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#India – Debating Narendra Modi

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Mihir Sharma, Business Standard

 

As you must have heard by now, a chief minister spoke on the occasion of Independence Day. Now, normally, this isn’t exactly earth-shattering news. Except if the chief minister in question’s Narendra Modi, to whom large sections of the Indian media and the middle class which it serves are in thrall.

And it isn’t as if Modi doesn’t make for good headlines. After all, of the 1,200 or so I-Day by CMs since 1947, not one will have been a full-throated attack on the prime minister of the day. As The Indian Express pointed out, in his 50-minute speech, Narendra Modi referred to Manmohan Singh not once by name, but as “pradhan mantri” 49 times, and as “aap” 46 times – a hit-per-minute ratio more often associated with Congressmen and the name “Gandhi”.

Let us, for a moment, leave aside whether or not this was a distasteful choice on Modi’s part, as his loyal foot-soldier Lal Krishna Advani has grumbled it is. After all, good taste or a finely-honed respect for non-Hindu institutions or precedent isn’t what one expects from Narendra Modi. Instead, let’s look at one point that he made, when he challenged the PM to a public debate.

Now, it is known that Narendra Modi, or perhaps his oh-so-Indian core team, imagines that he is, in fact, the governor of Elizabeth, New Jersey and running in an American presidential election. But, even so, this somewhat delusional demand for a debate requires attention. Admittedly, the prospect of a real debate with Manmohan Singh is laughable: the PM is much more likely to hold up a series of placards showing multicoloured graphs of rural income growth than anything else. Singh’s idea of a snappy comeback is an obscure and slightly sarcastic Urdu couplet, which few others would believe is a satisfactory response to being accused of softness on Pakistan.

But somebody, in the Congress, the Left, or in one of the other parties, should see it in their interest to accept Modi’s challenge. Because it is increasingly clear that Narendra Modi, for all the judicious PR he’s bought for years and his indefatigable willingness to tout Gujarat’s own growth statistics, is completely out of his depth when it comes to basic questions of policy or economics.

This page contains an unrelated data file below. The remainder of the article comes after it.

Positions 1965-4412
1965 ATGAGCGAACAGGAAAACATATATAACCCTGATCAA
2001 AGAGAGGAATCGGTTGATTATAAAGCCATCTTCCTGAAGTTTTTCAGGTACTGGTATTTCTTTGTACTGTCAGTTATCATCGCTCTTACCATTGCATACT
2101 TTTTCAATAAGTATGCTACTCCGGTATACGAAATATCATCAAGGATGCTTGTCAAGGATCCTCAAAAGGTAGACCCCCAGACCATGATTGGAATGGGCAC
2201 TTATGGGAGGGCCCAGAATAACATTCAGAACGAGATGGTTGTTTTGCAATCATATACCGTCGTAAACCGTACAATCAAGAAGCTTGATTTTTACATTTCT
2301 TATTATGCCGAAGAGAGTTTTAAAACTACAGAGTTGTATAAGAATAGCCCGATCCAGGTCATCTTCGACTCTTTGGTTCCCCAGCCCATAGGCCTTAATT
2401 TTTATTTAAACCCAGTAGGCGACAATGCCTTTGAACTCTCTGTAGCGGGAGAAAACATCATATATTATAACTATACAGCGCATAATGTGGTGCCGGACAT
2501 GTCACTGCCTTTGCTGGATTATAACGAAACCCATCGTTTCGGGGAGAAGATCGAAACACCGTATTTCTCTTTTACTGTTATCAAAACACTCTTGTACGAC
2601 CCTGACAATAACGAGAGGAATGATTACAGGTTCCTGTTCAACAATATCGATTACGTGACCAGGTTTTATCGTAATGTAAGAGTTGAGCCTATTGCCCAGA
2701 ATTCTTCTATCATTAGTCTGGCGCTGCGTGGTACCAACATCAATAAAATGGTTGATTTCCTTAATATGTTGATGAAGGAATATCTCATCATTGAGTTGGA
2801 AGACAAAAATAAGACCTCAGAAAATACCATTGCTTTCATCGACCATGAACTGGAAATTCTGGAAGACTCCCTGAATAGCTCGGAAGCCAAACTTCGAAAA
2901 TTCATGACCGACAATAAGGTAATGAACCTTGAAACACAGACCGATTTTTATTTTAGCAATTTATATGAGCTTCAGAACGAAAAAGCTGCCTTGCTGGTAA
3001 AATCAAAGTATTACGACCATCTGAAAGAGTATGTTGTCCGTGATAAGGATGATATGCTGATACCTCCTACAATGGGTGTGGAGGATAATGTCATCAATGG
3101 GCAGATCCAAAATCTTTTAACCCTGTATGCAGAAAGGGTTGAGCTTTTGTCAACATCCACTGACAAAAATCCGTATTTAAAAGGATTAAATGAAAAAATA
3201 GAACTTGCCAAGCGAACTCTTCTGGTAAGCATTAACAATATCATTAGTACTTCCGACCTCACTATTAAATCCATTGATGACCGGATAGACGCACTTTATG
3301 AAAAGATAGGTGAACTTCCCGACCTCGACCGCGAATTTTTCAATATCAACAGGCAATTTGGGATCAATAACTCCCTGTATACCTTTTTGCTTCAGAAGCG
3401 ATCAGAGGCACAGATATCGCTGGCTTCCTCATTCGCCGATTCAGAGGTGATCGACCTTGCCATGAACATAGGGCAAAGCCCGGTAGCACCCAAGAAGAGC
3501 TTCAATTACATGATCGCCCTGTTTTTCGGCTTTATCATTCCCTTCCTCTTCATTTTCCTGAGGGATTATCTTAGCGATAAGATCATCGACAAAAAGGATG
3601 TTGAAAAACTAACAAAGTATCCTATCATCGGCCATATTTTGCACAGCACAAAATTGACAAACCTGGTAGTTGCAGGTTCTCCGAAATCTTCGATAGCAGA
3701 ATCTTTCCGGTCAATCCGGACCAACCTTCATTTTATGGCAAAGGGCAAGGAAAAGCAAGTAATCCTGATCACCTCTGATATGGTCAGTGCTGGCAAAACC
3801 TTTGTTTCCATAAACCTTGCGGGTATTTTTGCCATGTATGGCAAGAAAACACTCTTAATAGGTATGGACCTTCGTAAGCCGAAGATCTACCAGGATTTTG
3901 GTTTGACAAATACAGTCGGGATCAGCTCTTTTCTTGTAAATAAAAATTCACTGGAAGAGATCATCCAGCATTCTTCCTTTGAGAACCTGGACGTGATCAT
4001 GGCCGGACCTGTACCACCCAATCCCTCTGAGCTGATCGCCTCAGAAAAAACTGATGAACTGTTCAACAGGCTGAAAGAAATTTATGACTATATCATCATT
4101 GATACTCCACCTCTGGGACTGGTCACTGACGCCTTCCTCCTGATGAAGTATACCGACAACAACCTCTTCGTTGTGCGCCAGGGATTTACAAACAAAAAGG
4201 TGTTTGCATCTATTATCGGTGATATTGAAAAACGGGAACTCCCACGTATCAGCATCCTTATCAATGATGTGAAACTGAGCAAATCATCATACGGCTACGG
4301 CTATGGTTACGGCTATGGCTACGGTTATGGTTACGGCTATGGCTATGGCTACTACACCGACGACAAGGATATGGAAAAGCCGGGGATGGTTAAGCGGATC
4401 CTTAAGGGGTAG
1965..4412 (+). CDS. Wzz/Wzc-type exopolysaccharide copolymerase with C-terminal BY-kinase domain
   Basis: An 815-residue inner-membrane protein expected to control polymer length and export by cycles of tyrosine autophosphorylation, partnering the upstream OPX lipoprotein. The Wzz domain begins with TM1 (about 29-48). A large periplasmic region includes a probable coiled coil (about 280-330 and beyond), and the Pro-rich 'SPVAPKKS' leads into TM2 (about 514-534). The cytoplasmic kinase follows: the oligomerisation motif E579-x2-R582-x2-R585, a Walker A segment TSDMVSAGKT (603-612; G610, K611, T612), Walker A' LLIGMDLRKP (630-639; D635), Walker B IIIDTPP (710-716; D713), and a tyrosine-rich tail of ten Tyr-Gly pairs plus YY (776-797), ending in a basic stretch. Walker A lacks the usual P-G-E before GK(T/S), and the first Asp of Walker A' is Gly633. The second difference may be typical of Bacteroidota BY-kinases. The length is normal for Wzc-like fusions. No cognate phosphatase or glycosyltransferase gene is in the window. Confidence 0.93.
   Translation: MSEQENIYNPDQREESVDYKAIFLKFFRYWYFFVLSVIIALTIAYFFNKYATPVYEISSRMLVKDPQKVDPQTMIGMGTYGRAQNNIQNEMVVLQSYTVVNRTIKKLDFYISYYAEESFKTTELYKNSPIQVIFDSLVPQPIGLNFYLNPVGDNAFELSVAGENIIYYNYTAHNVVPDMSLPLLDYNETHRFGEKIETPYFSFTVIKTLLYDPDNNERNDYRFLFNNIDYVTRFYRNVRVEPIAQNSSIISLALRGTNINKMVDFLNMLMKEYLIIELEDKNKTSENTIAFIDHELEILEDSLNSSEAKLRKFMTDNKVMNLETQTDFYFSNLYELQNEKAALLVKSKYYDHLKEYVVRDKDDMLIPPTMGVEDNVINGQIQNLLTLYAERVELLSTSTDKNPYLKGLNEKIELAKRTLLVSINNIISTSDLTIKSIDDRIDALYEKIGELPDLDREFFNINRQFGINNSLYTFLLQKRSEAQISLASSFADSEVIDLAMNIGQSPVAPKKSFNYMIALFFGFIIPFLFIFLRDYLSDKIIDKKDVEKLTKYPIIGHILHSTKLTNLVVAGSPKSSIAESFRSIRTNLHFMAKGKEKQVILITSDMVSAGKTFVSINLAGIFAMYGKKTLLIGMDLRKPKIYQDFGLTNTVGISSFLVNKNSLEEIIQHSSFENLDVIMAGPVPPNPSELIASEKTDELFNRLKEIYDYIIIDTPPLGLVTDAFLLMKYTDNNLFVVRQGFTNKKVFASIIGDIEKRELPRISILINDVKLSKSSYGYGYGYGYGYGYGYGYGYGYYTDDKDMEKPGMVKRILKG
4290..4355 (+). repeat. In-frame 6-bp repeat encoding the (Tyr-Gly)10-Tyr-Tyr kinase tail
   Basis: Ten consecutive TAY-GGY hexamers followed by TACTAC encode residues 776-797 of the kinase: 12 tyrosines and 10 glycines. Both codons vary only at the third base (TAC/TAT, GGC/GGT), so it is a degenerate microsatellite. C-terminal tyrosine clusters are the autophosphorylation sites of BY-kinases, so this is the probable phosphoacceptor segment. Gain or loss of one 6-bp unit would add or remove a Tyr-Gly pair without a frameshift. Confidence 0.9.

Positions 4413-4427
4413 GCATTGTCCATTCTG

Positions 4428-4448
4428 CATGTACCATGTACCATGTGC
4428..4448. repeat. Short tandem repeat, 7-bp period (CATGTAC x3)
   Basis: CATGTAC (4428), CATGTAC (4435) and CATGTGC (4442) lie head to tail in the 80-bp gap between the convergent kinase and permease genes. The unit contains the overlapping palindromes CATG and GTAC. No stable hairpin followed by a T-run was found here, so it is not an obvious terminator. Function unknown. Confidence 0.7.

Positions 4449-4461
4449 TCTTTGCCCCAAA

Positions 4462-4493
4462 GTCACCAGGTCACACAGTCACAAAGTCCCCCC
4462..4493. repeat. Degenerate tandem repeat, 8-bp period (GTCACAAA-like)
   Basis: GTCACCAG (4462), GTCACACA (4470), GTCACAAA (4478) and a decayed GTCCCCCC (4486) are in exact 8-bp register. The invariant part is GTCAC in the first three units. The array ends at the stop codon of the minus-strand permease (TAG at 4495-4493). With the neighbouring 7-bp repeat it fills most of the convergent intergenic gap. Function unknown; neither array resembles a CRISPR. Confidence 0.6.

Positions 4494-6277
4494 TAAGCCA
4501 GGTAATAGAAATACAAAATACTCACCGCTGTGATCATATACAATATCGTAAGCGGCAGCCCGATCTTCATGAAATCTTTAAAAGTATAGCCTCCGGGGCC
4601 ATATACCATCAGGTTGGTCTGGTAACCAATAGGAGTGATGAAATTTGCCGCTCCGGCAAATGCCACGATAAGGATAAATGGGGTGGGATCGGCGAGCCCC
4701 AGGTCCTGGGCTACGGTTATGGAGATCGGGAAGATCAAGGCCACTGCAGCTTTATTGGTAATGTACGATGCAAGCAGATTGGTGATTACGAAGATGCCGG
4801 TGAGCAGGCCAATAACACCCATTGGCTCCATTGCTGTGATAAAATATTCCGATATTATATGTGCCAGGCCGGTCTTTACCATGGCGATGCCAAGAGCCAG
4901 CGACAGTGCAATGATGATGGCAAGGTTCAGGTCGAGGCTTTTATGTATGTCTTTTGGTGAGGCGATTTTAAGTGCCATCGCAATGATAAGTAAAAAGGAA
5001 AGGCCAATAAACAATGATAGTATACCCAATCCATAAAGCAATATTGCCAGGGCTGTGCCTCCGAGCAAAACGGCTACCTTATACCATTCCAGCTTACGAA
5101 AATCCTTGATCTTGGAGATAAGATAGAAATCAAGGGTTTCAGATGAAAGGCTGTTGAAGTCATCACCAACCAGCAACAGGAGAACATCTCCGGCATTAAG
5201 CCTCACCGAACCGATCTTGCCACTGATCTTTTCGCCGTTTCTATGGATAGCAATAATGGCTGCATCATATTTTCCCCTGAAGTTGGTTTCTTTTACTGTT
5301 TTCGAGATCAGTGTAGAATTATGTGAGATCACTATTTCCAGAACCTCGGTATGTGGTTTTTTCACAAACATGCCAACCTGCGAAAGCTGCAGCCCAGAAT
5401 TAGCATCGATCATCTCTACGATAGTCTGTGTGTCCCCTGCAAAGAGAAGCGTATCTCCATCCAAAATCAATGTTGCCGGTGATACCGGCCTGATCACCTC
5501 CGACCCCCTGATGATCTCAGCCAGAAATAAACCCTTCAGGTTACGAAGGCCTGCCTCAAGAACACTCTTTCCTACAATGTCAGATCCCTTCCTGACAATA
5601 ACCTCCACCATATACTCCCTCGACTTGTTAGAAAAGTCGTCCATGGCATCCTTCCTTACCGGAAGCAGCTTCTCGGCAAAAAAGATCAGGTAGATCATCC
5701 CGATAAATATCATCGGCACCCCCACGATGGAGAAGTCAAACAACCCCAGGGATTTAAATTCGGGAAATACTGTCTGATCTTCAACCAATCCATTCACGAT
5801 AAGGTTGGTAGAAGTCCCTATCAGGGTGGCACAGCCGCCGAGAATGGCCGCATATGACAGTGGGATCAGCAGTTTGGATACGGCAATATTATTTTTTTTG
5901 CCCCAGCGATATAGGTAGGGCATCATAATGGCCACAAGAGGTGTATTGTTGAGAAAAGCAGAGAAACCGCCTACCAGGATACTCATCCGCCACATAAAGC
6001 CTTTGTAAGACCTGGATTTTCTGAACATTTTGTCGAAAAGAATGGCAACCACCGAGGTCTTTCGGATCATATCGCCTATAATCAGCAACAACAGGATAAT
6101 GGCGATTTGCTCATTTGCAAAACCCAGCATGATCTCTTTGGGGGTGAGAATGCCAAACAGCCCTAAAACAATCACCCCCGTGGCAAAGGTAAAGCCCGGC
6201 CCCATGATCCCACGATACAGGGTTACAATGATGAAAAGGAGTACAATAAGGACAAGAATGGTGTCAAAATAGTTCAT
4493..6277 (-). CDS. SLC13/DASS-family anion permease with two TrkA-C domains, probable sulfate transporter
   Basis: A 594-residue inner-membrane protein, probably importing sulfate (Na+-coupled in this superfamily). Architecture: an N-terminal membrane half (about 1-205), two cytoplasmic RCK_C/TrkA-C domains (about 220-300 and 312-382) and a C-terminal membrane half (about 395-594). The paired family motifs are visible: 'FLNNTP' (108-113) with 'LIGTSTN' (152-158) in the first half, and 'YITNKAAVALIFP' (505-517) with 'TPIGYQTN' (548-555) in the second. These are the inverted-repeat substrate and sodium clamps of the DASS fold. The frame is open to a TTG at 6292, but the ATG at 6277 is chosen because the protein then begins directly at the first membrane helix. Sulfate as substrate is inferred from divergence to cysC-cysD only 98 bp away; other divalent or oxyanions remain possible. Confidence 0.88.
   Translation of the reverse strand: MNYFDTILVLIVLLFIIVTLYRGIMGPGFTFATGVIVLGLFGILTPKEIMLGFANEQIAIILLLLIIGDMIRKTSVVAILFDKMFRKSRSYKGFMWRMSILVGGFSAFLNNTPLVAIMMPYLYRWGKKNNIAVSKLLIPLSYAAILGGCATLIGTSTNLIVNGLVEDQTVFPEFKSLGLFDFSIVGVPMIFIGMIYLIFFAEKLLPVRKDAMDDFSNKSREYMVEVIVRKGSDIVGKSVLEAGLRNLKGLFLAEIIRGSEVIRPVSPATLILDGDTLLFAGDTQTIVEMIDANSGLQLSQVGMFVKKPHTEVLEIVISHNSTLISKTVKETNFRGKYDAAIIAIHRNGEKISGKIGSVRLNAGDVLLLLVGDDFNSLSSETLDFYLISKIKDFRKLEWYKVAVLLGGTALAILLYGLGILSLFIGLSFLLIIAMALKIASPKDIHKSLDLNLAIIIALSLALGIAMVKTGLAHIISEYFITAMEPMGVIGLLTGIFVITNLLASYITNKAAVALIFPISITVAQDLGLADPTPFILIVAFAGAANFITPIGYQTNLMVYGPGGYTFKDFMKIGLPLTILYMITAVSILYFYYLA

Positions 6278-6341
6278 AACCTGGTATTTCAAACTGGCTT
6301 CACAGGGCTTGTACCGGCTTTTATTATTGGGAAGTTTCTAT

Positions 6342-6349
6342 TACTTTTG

Consider, for example, his position on the Food Security Bill. The Great Reformist Hope reiterated on Independence Day, that he supports the Bill on principle – as long as the entitlements in it are increased, not decreased. An entitlement of 25 kilograms instead of 35, said Modi with his usual understatement, was putting “sprinkling acid on the plates of the poor instead of food.” Very well. Someone should then ask him how it will be paid for – by selling tickets to his speeches? – when the fiscal deficit’s such a problem. If this question’s asked of the Central government, why not of a prime ministerial aspirant?

Or, for that matter, his continual claims about the rupee. The rupee was worth one dollar at Independence, he has repeatedly said. Except it wasn’t, it was 30 cents. And it was overvalued at that, which is why India built up a trade deficit through the 1950s and early 1960s. Instead of letting Modi repeat this nonsense, he needs instead to be asked: would he let the rupee depreciate further today, as is economically sensible? If, instead, he views it through the machismo-tinted lenses of national pride, will he not be as much of a disaster for the economy as the United Progressive Alliance is accused of being?

Indeed, even his foreign-policy assertions need a little examination. In Bhuj for Independence Day, he declared resoundingly that his words would reach Pakistan before they reached Delhi, showing a commendable grasp of geography if not of geopolitics. In a recent foreign-policy speech at Hyderabad, he insisted that India take a harder line not just with Pakistan, but also with China. Sure. Has anyone asked him exactly how? It has perhaps escaped his notice that they are, well, bigger than us, and better at bullying.

And he has twice in the past week attacked the government for rescinding the Border Security Force (BSF)’s shoot-to-kill orders along the Bangladesh frontier. This is foreign-policy stupidity of a truly stupendous level. The BSF had killed over 1,000 people on that border in the 2000s; and, sparked in particular by a horrifying photo of a bullet-ridden girl left to die on barbed wire, it had become a serious domestic issue in Bangladesh. It was preventing an India-friendly government in Dhaka from co-operating with New Delhi on pressing security and economic issues. Since the BSF has shifted to non-lethal methods of control, such as rubber bullets, infiltration has not increased markedly, but co-operation has – including on better border fencing. But a man who thinks his leonine roar is so resonant it can be heard in Pakistan clearly doesn’t deal in .

And always remember: for Narendra Modi, such facts are secondary to his real purpose, which is and will always remain a macho Hindutva – which is also the real source of his appeal. Even on Independence Day, he couldn’t help saying that India has been “a slave to others for 1000-1200 years”. I know his maths is bad, but I suspect he’s not calculating from the Battle of Plassey.

By ignoring Modi’s repeated challenges to a debate, and allowing an adoring media to instead repeat what passes for his policy worldview unquestioned, rival political parties continually cede space. Modi does not want a debate to increase his stature; he wants one because he hasn’t the slightest idea how wrong he is about half the things he says. Surely his political opponents would want to exploit that flaw?


 

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